Friday, September 14, 2007

Measure Twice ...

To continue on the previous post, I've been trying out a new tool for my craft. yWriter is free software from author Simon Haynes. It was written for Windows, though according to the website it can be run on Linux and presumably, if one is adventurous enough, on OS X and beyond.

yWriter uses text files behind the scenes, a nice feature since if it ever decides to die I can retrieve everything I've written very easily (unless it eats all those .txt files).

It took me a long, long time to get used to the interface. This could be the lack of thorough documentation (what do you want for free). Though for someone who has lived and breathed technology and can learn how to use new software pretty darn quick, I found many things un-intuitive. For example, in the chapter window, depending on where one clicks on a flat area of data, it will bring up the scene window or a list for that data item, or do nothing. Not to mention 'bug-like' behavior when trying to save certain scene settings (it's not a bug, it's a feature). Strike one.

For my next novel, I started with taking notes and jotting down ideas, characters, and scenes. In yWriter the place to put this information is the project notes file. Since it is a text file, no indexing is available, no hyperlinks. After several months of scrolling up and down and up and down I threw in the towel and moved all of it into Word. Strike two.

Recently I got to the stage of outlining. Here yWriter does better than Word, at least for me. Visually, I have a better sense of the chapters and scenes and the characters in each than I could by flagging them at different header levels in Word.

There are different ways to print the outline (though I wish there were ways to include different pieces of data in those formats) and a nice colorful storyline by viewpoint character. Software grounds a weak single on a funny hop past the shortstop.

There is a new version under development which has additional features, but using freeware is risk enough without wading into beta freeware.

yWriter is useful enough that I will put up with data in two places and try using it in November to write the novel. After this, I will likely continue searching for the one perfect tool.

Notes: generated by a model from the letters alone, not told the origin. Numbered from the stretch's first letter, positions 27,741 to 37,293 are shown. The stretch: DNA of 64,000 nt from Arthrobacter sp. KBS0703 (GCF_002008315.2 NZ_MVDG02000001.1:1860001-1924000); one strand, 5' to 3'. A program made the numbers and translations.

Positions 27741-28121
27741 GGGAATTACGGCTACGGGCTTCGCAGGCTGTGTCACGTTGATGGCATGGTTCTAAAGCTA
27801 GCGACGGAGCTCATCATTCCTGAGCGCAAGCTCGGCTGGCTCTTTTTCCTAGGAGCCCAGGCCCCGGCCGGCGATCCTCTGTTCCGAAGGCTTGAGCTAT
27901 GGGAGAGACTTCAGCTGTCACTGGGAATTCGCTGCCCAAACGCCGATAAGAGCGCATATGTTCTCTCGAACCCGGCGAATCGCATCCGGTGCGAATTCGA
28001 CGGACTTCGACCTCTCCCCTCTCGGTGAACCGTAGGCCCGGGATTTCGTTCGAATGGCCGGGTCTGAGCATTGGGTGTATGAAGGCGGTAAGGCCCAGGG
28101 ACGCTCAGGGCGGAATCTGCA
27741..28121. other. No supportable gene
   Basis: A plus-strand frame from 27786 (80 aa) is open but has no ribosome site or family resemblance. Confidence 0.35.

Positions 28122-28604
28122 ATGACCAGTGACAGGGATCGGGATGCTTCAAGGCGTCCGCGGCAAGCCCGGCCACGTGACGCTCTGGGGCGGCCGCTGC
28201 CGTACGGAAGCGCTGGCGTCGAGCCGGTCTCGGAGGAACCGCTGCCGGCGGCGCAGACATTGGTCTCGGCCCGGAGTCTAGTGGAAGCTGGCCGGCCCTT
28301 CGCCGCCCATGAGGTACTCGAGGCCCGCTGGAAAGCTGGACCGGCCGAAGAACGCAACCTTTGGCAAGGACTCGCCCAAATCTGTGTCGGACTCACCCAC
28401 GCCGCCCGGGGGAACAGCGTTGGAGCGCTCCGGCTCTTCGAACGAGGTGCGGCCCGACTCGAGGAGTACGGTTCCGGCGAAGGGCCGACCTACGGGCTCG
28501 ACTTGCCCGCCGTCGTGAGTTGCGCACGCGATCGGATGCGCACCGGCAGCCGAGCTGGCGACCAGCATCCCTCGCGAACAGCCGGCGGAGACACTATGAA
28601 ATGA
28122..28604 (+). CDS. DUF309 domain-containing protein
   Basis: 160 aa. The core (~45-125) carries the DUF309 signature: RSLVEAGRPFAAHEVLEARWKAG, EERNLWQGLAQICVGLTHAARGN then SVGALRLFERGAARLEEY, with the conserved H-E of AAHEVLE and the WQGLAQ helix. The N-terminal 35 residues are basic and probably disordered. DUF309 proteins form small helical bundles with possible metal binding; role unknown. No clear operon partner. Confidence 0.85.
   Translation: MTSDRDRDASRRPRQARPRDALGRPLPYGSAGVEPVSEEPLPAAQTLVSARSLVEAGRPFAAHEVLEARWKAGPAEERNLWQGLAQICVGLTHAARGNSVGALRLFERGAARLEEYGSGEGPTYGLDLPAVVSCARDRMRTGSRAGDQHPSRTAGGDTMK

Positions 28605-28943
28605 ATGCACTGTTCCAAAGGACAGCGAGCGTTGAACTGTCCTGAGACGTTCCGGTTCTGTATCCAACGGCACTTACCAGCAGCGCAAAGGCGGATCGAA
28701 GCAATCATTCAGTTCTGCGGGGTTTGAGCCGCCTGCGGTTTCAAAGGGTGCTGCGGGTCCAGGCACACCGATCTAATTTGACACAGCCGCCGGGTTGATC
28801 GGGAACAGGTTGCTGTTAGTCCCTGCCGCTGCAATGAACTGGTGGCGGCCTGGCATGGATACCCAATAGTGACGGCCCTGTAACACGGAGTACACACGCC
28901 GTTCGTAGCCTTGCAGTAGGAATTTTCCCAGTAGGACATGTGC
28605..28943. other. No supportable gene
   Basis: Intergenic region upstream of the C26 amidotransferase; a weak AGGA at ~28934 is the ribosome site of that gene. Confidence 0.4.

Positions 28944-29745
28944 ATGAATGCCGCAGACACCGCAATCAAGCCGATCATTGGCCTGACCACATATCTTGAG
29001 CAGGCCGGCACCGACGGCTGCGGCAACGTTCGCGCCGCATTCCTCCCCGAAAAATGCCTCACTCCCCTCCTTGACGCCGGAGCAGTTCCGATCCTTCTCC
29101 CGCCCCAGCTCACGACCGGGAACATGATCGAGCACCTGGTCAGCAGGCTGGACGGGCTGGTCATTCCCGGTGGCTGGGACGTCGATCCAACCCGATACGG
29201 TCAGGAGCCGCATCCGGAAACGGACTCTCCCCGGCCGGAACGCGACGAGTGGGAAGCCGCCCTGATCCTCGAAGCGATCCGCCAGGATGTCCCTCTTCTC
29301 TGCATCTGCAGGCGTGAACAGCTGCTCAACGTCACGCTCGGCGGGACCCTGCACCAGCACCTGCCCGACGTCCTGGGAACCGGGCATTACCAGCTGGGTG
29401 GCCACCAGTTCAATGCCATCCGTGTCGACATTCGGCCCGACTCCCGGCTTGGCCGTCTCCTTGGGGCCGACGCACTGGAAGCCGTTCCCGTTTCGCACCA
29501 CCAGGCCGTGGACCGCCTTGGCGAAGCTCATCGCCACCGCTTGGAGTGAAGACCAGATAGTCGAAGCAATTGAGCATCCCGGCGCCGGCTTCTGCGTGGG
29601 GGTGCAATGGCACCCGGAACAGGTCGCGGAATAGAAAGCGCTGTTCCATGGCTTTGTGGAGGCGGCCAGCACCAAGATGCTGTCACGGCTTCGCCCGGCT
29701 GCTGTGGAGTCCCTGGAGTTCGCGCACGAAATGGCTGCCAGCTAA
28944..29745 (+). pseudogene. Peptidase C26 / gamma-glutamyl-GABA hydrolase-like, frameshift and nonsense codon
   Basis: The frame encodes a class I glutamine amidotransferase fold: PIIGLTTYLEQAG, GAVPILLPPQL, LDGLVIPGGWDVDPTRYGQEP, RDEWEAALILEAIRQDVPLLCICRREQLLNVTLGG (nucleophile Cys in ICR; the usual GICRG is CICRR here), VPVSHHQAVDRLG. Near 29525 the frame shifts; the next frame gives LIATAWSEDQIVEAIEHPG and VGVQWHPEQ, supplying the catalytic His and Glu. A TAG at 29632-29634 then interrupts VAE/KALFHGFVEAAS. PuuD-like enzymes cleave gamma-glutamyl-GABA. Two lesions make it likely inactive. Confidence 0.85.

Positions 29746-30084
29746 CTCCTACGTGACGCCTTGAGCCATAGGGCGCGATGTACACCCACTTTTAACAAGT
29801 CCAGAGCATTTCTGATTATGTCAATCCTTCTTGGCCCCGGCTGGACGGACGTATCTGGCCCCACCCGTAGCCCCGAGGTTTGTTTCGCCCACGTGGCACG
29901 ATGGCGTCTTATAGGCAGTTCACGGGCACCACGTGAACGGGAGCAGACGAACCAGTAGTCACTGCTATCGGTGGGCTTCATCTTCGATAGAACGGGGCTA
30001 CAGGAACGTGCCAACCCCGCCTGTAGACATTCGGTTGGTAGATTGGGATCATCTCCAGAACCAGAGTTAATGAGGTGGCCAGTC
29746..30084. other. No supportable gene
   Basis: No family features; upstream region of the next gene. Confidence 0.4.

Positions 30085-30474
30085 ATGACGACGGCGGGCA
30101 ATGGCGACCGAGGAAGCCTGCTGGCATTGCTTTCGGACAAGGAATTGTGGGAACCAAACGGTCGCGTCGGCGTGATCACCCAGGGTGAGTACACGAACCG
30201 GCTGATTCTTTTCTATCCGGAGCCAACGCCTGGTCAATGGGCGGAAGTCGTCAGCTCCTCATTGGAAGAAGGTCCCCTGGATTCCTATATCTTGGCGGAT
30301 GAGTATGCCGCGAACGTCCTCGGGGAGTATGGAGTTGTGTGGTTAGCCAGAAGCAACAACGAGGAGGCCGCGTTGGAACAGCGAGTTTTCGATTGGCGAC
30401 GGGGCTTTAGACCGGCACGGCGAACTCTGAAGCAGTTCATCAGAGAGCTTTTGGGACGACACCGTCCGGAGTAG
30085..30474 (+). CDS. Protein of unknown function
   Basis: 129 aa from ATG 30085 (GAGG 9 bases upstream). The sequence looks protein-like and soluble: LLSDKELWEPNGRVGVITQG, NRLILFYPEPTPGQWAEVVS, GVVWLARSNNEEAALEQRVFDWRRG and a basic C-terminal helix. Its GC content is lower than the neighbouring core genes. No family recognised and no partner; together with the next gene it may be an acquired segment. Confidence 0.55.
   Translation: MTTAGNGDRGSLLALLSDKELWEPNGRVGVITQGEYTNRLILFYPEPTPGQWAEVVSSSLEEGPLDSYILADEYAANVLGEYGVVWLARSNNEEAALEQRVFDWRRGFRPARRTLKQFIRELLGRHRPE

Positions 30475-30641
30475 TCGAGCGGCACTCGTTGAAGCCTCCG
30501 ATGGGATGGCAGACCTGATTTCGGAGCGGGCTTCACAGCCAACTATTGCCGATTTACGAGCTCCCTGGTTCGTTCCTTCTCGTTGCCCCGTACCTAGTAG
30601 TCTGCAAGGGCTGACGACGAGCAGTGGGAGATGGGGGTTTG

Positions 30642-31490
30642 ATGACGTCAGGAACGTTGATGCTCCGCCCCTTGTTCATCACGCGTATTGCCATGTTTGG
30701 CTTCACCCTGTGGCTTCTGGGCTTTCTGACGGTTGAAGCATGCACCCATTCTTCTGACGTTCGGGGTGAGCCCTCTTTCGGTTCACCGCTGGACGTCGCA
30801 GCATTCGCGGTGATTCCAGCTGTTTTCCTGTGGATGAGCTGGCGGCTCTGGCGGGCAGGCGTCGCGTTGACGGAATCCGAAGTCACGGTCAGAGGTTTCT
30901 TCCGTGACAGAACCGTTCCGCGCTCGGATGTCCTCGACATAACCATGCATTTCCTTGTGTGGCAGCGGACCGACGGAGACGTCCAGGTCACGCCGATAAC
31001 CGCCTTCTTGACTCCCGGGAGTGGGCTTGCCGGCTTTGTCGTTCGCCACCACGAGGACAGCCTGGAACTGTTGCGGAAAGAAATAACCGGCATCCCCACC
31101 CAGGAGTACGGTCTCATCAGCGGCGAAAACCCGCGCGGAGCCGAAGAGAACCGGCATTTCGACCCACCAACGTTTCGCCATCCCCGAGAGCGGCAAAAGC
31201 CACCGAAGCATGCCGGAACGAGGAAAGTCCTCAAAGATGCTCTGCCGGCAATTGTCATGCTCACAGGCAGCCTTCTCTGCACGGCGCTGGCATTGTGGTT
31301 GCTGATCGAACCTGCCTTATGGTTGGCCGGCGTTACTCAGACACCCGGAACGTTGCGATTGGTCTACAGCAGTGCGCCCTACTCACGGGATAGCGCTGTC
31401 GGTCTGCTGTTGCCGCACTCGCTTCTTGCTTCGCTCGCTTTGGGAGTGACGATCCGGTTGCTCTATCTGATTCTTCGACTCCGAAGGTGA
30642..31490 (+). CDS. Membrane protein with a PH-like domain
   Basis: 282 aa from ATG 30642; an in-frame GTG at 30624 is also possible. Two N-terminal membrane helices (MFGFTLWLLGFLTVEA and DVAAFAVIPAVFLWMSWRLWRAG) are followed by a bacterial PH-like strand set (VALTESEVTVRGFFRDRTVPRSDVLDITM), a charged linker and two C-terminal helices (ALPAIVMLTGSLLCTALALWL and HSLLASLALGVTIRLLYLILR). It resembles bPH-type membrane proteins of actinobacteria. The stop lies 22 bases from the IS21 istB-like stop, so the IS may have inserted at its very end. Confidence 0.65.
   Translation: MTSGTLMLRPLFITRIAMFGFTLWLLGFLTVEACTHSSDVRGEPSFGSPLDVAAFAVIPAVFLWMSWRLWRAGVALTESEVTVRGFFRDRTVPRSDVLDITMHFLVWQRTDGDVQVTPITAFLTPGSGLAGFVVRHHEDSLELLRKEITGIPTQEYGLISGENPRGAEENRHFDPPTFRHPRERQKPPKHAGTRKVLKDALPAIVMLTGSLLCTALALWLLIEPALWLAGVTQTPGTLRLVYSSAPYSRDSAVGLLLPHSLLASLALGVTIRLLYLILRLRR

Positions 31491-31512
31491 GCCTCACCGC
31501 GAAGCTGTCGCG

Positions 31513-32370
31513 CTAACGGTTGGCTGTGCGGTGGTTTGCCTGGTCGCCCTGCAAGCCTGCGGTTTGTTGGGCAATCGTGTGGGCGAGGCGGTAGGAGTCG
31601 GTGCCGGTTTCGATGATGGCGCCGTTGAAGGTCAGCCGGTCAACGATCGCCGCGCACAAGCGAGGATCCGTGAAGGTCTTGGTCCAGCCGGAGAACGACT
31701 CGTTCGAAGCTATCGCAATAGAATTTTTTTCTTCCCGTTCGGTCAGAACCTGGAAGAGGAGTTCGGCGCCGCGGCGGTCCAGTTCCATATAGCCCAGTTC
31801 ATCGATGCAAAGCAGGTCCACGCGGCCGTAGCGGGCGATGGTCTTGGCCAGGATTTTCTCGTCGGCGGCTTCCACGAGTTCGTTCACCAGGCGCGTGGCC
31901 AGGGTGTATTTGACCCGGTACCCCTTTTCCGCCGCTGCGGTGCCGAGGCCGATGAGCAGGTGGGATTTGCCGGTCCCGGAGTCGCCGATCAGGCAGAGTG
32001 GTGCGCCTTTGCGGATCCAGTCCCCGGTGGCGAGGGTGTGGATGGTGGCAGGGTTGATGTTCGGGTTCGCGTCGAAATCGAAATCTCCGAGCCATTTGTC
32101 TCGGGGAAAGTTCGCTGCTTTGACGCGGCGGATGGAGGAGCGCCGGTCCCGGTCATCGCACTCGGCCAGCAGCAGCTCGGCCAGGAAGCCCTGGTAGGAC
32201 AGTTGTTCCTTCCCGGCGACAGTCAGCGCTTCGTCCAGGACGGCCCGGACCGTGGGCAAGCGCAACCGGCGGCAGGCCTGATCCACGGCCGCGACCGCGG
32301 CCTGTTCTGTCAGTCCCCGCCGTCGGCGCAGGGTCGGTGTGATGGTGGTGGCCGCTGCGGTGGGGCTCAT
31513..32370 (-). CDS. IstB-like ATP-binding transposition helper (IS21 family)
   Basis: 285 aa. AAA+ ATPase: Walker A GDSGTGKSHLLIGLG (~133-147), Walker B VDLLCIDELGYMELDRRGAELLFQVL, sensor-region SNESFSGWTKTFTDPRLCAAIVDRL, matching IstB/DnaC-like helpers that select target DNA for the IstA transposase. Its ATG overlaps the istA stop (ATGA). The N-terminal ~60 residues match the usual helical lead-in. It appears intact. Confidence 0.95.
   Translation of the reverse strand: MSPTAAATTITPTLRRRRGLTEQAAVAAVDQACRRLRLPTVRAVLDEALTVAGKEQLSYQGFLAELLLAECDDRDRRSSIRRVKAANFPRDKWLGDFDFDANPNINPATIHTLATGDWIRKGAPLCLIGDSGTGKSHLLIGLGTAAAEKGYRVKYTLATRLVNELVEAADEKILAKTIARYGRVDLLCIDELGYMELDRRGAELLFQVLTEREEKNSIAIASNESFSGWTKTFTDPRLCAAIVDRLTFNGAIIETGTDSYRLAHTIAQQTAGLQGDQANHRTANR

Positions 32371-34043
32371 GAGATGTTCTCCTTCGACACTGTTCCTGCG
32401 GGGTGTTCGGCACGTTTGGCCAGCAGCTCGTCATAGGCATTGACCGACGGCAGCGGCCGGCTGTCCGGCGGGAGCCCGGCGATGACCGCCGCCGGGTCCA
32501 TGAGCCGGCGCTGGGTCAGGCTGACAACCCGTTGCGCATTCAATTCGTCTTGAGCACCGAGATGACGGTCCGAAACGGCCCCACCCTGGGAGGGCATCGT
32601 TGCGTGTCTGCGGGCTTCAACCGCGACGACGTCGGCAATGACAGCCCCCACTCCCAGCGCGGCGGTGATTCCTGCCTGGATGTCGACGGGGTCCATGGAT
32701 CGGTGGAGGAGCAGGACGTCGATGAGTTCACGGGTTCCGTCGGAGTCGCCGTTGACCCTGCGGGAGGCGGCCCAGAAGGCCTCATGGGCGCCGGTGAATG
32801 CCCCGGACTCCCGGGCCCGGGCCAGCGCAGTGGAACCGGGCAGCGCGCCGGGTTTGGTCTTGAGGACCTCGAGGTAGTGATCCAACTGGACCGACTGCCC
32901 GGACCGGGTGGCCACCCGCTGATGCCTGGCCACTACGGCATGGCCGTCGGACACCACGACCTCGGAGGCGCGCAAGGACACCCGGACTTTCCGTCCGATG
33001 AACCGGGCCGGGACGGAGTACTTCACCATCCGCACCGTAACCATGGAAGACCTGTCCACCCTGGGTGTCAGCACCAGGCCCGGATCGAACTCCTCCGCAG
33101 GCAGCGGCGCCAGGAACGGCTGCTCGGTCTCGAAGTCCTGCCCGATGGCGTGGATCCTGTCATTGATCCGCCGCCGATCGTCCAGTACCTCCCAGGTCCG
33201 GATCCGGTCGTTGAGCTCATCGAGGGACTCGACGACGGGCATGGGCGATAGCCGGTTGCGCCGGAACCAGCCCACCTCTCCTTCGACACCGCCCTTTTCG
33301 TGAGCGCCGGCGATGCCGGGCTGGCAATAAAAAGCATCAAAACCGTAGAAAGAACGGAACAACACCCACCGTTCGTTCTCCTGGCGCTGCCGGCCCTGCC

You'd think as a craftsperson, I'd know such things don't exist.


Blogger Steve Buchheit said...

I tend to be old fashioned and use the word process as a way to put the words in. Other tools are better doing the other things. That I let Word also handle formating is meerly because I'm lazy that way.

September 14, 2007 at 10:35 AM  
Blogger Todd Wheeler said...

Steve, do you create outlines for your novels? Apologies if I asked this before.

For me, I do better knowing where the book is going. I know others prefer the seat-of-the-pants method.

September 14, 2007 at 11:18 AM  
Blogger Camille Alexa said...

I sometimes make a brief (one-page) outline for novels.

It's almost guaranteed to be useless by the middle of chapter 2 (the story goes someplace totally different). It's much more useful for me to make an outline when I'm at that weird, sloggy midpoint on the novel and I see where it should go and end up, but not every step the MCs need to take before they get there. THEN it's useful, but only then, for me.

I don't think it's mere preference to write the way one does, any more than it's your preference to write hard SF rather than Inspirational Republican Romantic Suspense. A preference seems to indicate you could go one way or the other with no detrimental consequences, but you picked A over B for surface reasons. I think it goes much deeper than that.

September 14, 2007 at 9:15 PM  
Blogger Todd Wheeler said...

"I don't think it's mere preference to write the way one does ..."

Excellent point, Camille. Bad word choice on my part. What works for one individual doesn't for another. The choices are different, not better or worse.